Perhaps what Russello means when he calls Kirk’s life and work an act of postmodern imagination has something to do with the degree of self-consciousness that we who live amidst the rubble of modernity must bring to the work of conserving the past. Modernity has been a process of “creative destruction” of the past, of the patrimony of many centuries, and there will be no easy recovery. That patrimony has become so attenuated, so utterly drained of its substance, that we are left in the paradoxical position of conservators who must reconstruct that which we wish to conserve. Over against the sterile rationality of modernity, Kirk saw that the conservation of tradition involves a work of the “redeemed imagination,” one which, as Russello puts it, “would be able to join in the joys and the suffering of others by means of an imaginative reconstruction of the materials that compose self and community.” Russello further ties this Kirkian notion of the “redeemed imagination” to an “emerging” postmodern view, one that reaches beyond the merely “parodic imagination” and recognizes the need for ethical participation in history. It is not at all clear, however, that Kirk saw fully just how radically altered the American “tradition” had become during (and, perhaps, before) his own lifetime.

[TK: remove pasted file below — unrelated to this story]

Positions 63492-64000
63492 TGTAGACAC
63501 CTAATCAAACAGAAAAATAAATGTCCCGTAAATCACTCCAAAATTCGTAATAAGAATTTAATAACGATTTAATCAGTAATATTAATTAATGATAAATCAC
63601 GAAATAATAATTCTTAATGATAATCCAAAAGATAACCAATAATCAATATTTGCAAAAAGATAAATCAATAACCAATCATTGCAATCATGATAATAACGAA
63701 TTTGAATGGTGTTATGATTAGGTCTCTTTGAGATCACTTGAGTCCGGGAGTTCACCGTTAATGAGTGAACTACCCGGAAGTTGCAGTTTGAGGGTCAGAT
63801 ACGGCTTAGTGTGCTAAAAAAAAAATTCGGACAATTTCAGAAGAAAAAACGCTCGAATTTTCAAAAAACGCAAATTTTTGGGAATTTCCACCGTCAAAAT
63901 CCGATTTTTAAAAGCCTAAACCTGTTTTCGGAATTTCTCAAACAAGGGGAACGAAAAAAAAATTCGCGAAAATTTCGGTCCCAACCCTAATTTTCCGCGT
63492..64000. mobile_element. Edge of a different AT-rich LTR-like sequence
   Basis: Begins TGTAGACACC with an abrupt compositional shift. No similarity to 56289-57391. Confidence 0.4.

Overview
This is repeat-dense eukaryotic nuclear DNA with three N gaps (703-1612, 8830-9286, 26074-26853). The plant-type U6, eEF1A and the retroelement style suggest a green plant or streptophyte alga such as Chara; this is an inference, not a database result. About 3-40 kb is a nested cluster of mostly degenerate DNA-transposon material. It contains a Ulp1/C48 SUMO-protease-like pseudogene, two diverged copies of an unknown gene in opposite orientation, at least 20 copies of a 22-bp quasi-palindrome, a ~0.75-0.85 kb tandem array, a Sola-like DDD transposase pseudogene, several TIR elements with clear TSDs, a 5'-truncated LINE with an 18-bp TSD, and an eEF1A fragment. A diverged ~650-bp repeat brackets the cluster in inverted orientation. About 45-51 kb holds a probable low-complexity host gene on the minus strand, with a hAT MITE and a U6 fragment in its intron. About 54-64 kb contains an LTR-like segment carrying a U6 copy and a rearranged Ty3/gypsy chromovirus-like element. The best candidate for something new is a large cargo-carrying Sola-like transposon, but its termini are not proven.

In view of Russello’s claim that Kirk may be classed among the postmodernists (rightly understood), and thus at the very “cutting edge” of contemporary conservatism, it is disappointing that he does not engage at greater length those dissenting voices that would have it that Kirk’s relevance is today much diminished, and that his influence may be, in certain respects, debilitating. The most prominent of such voices was that of Sam Francis, who, in the pages of this magazine (September 2004), argued that Kirk’s conservatism is, and always was, “archaic.” While Francis did not deny Kirk’s importance as an exponent of “classical” conservatism, he contended that Kirk spent his life defending a cause that was already lost before he began. In this view, Kirk’s claim to have discovered a still-vital conservative tradition in American society (a position defended in The Conservative Mind as well as in the later Roots of American Order) was simply misguided, in large part because Kirk took as his guiding light the conservatism of Edmund Burke. Burke, according to Francis, was in the enviable position of defending a traditional order that was, indeed, still vital. By Kirk’s time, he argues, that tradition had already been overthrown by a revolution that began with Lincoln and which was all but completed by the politics of the New Deal. “The problem today,” Francis wrote,